On the technical side, Aikido is rooted in several styles of jujitsu (from which modern judo is also derived), in particular daitoryu-(aiki)jujitsu, as well as sword and spear fighting arts. Oversimplifying somewhat, we may say that Aikido takes the joint locks and throws from jujitsu and combines them with the body movements of sword and spear fighting. However, we must also realize that many Aikido techniques are the result of Master Ueshiba's own innovation.
On the religious side, Ueshiba was a devotee of one of Japan's so-called 'new religions,' Omotokyo. Omotokyo was (and is) part neo-shintoism, and part socio-political idealism. One goal of omotokyo has been the unification of all humanity in a single 'heavenly kingdom on earth' where all religions would be united under the banner of omotokyo. It is impossible sufficiently to understand many of O Sensei's writings and sayings without keeping the influence of Omotokyo firmly in mind.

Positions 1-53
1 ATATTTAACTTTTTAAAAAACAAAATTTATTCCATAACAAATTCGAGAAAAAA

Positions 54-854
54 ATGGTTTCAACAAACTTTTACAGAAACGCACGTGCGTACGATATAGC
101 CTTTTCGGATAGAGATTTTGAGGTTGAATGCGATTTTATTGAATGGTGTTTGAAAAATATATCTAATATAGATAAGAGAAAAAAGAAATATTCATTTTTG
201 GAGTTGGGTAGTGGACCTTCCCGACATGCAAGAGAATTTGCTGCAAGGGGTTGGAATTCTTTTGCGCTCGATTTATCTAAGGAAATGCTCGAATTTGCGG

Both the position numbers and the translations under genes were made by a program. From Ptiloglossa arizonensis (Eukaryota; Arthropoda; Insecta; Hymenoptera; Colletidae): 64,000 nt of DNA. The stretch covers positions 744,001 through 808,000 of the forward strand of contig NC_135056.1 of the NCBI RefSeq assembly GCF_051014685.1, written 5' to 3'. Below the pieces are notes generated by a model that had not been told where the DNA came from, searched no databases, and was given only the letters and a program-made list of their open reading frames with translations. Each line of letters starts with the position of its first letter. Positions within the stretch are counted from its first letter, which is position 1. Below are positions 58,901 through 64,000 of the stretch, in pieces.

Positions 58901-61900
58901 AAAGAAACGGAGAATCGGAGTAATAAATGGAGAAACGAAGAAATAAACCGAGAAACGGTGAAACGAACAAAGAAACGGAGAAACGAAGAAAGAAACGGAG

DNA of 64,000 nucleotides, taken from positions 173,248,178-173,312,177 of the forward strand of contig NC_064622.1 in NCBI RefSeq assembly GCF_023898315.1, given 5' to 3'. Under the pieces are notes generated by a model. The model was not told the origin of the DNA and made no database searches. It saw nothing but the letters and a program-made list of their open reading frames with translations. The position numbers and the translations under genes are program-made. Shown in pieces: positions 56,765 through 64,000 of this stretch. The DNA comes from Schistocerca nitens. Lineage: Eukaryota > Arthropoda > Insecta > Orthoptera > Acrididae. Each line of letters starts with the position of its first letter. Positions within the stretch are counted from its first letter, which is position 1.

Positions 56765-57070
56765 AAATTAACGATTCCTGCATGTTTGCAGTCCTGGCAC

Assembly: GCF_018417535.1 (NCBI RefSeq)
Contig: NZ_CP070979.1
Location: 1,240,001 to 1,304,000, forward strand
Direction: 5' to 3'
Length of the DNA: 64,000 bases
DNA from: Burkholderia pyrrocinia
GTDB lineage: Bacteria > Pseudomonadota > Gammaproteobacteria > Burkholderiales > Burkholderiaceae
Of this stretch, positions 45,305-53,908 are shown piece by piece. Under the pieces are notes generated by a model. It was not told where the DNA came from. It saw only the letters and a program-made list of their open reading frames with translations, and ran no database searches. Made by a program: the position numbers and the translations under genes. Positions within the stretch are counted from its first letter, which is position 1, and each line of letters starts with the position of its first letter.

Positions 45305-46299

Despite what many people think or claim, there is no unified philosophy of Aikido. What there is, instead, is a disorganized and only partially coherent collection of religious, ethical, and metaphysical beliefs which are only more or less shared by Aikidoists, and which are either transmitted by word of mouth or found in scattered publications about Aikido.
There is still insufficient data available, concerning the full history of Aikido and its origins, and while more will, no doubt be discovered.